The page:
She was also asked to write the district’s resolution on racial equity, which was approved by the board in June. Jenkins-Rosenkrantz said she wrote it in plain language, pointing out where the district was falling short in racial equity. She said she included several sections that she was sure the district would remove, but they stayed in.

“I wrote everything the community and students have been begging for,” she said. “Most of that was just me writing from the heart.”

Jenkins-Rosenkrantz said none of her work was planned, but her jobs just seemed to flow from one to the next as she saw different opportunities to help children.

“It’s amazing how things just drop in my lap” she said.

She’s currently working on her doctorate in business administration with an emphasis on criminal justice. Jenkins-Rosenkrantz said she can’t wait to see what unfolds next in her life and career.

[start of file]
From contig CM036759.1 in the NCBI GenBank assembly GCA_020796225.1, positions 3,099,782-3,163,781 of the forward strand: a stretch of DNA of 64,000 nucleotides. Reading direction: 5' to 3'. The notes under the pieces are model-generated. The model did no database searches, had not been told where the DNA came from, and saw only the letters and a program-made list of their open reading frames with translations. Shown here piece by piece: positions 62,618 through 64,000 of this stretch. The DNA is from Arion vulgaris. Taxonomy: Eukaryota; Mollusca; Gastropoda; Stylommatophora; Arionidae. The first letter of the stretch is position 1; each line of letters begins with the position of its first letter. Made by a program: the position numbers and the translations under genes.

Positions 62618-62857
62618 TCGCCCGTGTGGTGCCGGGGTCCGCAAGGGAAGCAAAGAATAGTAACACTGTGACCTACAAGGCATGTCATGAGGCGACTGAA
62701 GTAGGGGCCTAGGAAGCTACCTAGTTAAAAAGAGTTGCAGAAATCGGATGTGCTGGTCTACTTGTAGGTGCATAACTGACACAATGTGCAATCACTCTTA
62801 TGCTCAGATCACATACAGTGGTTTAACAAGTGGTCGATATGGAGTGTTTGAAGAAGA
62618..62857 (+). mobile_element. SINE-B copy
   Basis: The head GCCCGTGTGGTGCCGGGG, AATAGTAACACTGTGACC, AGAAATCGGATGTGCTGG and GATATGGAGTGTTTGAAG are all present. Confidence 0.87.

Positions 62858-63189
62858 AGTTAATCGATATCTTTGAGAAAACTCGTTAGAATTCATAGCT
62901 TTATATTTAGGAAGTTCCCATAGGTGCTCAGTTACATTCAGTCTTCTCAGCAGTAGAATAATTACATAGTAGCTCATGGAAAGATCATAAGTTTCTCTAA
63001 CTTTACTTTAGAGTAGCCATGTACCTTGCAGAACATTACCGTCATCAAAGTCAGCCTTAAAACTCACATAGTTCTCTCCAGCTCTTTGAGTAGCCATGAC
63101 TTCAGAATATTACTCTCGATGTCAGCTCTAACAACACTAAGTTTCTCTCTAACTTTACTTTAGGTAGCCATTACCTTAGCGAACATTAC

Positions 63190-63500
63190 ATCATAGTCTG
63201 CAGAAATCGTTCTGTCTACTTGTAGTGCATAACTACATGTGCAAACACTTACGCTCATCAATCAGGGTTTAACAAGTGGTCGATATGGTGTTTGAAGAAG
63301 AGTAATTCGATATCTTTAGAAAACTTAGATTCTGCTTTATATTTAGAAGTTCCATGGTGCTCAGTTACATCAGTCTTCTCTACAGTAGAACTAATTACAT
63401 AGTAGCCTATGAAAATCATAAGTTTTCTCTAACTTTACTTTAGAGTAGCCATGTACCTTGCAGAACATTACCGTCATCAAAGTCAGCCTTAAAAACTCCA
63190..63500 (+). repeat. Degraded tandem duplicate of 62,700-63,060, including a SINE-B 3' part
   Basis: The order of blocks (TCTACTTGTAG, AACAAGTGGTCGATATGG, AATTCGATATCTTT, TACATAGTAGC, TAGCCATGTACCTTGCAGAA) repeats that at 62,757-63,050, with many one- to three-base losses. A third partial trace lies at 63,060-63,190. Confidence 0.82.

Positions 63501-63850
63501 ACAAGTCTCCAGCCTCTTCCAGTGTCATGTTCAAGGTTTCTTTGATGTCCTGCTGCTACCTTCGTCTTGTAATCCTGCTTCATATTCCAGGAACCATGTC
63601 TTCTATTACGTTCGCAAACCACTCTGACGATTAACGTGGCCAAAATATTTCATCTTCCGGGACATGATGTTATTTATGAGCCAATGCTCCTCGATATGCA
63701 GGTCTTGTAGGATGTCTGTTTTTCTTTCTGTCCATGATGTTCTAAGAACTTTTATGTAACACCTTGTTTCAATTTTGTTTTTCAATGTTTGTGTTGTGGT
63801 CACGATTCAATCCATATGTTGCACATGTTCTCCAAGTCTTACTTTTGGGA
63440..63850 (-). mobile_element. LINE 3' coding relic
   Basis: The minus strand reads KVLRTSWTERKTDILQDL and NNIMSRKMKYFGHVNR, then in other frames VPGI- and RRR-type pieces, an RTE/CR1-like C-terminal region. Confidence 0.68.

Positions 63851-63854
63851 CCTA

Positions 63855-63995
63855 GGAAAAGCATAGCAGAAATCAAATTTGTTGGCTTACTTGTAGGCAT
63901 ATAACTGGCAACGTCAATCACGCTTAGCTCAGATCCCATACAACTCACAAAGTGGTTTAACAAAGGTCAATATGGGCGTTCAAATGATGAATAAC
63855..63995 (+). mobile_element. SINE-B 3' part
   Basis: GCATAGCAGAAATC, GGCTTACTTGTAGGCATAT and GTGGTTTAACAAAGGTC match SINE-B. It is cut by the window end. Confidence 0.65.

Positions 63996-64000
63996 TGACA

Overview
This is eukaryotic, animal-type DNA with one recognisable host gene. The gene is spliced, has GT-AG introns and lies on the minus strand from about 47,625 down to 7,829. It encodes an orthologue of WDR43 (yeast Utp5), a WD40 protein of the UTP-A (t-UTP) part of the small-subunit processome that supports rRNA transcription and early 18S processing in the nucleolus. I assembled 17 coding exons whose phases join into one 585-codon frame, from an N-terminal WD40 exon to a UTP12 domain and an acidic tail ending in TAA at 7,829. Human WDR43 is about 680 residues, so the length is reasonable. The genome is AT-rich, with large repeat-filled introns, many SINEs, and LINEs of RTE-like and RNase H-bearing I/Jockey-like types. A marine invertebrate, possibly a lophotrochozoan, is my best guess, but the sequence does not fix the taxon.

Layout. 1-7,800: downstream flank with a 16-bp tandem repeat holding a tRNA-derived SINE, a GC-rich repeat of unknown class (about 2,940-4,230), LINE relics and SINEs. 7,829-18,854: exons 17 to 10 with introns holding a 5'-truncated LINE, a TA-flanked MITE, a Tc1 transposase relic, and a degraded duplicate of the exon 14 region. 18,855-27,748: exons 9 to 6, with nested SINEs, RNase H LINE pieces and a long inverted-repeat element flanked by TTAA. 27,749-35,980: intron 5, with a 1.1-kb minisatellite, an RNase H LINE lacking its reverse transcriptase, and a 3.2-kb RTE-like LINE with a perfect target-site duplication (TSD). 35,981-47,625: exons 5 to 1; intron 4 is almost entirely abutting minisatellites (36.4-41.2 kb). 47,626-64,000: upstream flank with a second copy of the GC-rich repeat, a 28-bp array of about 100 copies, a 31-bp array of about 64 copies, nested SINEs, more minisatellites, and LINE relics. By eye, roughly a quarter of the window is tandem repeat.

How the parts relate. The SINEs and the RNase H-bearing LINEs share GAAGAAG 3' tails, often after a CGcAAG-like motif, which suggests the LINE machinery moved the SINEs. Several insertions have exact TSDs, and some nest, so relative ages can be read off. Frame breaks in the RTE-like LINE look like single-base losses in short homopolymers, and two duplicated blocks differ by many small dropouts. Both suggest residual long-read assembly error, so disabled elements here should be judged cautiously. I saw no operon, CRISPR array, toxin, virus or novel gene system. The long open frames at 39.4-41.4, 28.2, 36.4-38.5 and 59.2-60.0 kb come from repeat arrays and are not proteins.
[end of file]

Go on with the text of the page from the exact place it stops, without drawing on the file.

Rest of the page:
“I don’t know what I want to be when I grow up,” she said. “I just go where my heart leads me.”

Jenkins-Rosenkrantz said she was surprised when she was told she had been given the Carl Maxey Racial and Social Justice Award.

“I’m deeply honored,” she said.

She said she usually works behind the scenes to create change, but receiving the award has made her reconsider her role in the community.

“I feel like winning this was almost a call to action for me,” she said. “I love being behind the scenes, and it’s time for me to not be.”